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At the time the article was created Frank Gaillard had no recorded disclosures.View Frank Gaillard's current disclosures
At the time the article was last revised Ashesh Ishwarlal Ranchod had no financial relationships to ineligible companies to disclose.View Ashesh Ishwarlal Ranchod's current disclosures
The coracoclavicular joint is a normal variant of the pectoral girdle, where the conoid tubercle of the clavicle appears enlarged or elongated, with a flattened inferior surface where it approximates the coracoid process of the scapula to form an articulation.
More common in Asians than in Africans or Europeans with a prevalence of ~10% (range 0.5-20%) with equal male:female distribution 1-2,4.
The coracoclavicular joint represents a true synovial articulation between the conoid tubercle of the clavicle and the superior surface of coracoid process of the scapula. This accessory articulation may be found either unilaterally or bilaterally.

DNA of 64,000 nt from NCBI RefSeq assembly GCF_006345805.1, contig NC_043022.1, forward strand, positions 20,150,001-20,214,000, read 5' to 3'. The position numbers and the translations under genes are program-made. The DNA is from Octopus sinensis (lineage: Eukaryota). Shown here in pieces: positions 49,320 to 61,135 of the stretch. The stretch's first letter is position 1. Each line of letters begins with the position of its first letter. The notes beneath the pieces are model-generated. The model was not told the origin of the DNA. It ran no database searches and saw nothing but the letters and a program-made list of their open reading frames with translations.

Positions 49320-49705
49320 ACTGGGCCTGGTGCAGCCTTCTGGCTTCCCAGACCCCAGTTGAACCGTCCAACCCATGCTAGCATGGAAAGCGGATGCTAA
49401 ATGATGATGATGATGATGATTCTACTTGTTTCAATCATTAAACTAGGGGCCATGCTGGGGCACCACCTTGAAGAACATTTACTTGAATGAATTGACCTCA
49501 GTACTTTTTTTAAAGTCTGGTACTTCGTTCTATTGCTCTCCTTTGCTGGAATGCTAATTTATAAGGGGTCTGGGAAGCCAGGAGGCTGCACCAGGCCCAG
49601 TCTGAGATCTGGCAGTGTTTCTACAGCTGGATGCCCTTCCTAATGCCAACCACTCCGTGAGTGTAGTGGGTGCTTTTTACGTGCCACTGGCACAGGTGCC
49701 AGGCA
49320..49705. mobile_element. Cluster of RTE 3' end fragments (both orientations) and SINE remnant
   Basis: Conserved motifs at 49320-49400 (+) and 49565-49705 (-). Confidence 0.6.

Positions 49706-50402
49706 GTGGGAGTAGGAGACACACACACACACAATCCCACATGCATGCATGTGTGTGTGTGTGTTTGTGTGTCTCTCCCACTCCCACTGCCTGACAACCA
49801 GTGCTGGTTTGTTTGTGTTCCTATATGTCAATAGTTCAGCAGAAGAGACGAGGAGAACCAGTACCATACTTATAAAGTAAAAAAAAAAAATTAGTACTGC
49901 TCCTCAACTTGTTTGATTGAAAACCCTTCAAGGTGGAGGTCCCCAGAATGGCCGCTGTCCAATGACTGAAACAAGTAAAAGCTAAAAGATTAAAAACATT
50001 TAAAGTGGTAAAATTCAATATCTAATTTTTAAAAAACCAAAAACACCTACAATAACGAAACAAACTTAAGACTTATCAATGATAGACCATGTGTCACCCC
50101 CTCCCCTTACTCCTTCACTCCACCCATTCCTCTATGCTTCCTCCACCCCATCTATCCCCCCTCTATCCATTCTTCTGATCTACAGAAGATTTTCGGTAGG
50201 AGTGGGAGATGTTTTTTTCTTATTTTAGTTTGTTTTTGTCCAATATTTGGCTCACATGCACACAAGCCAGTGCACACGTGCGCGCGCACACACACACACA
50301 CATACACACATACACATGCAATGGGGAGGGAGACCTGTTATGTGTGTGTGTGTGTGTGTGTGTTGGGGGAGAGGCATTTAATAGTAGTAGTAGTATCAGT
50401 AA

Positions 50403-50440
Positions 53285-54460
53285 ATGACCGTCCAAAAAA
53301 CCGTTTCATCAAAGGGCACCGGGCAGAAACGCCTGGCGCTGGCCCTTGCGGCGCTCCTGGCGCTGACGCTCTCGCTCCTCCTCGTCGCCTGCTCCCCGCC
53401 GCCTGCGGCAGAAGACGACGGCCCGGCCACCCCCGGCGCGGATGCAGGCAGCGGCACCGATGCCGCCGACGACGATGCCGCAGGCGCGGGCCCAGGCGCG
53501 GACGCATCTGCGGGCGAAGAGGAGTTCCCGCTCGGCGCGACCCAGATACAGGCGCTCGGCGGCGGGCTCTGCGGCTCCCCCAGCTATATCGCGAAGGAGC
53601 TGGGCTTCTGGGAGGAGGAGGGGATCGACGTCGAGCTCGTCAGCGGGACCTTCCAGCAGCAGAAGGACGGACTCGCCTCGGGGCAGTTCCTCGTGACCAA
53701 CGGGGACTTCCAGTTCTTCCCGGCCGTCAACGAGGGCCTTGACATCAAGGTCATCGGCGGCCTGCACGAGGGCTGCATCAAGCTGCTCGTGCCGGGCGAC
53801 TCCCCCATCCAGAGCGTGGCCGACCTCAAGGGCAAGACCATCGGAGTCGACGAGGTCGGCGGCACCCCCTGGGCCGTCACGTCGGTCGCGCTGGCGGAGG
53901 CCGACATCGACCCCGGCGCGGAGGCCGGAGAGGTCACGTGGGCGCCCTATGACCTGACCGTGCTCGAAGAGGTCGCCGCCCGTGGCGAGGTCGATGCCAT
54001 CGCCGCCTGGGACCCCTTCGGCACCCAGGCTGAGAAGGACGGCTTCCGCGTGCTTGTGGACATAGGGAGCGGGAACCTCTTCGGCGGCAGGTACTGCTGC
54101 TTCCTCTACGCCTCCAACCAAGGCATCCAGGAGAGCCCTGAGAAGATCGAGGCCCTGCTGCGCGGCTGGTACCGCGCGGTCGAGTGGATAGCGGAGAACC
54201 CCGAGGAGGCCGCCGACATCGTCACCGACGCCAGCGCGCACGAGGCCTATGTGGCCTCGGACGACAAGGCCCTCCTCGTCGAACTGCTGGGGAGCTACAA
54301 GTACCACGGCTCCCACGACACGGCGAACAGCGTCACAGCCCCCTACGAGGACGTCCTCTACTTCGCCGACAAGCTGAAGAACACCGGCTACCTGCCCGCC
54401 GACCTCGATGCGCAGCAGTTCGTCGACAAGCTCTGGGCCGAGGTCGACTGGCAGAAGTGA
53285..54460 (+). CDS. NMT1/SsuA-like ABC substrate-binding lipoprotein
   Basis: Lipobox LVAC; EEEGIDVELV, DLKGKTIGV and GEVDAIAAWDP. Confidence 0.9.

Osteoarthritis may develop in this joint and be a source of shoulder pain 2,4.
- 1. Gumina S, Salvatore M, De Santis R et-al. Coracoclavicular joint: osteologic study of 1020 human clavicles. J. Anat. 2003;201 (6): 513-9. Free text at pubmed - Pubmed citation
- 2. Nehme A, Tricoire JL, Giordano G et-al. Coracoclavicular joints. Reflections upon incidence, pathophysiology and etiology of the different forms. Surg Radiol Anat. 2004;26 (1): 33-8. Surg Radiol Anat (full text) - doi:10.1007/s00276-003-0178-y - Pubmed citation
- 3. Paraskevas G, Stavrakas ME, Stoltidou A. Coracoclavicular joint, an osteological study with clinical implications: a case report. Cases J. 2009;2 (1): 8715. doi:10.4076/1757-1626-2-8715 - Free text at pubmed - Pubmed citation
- 4. Cockshott WP. The coracoclavicular joint. Radiology. 1979;131 (2): 313-6. Pubmed citation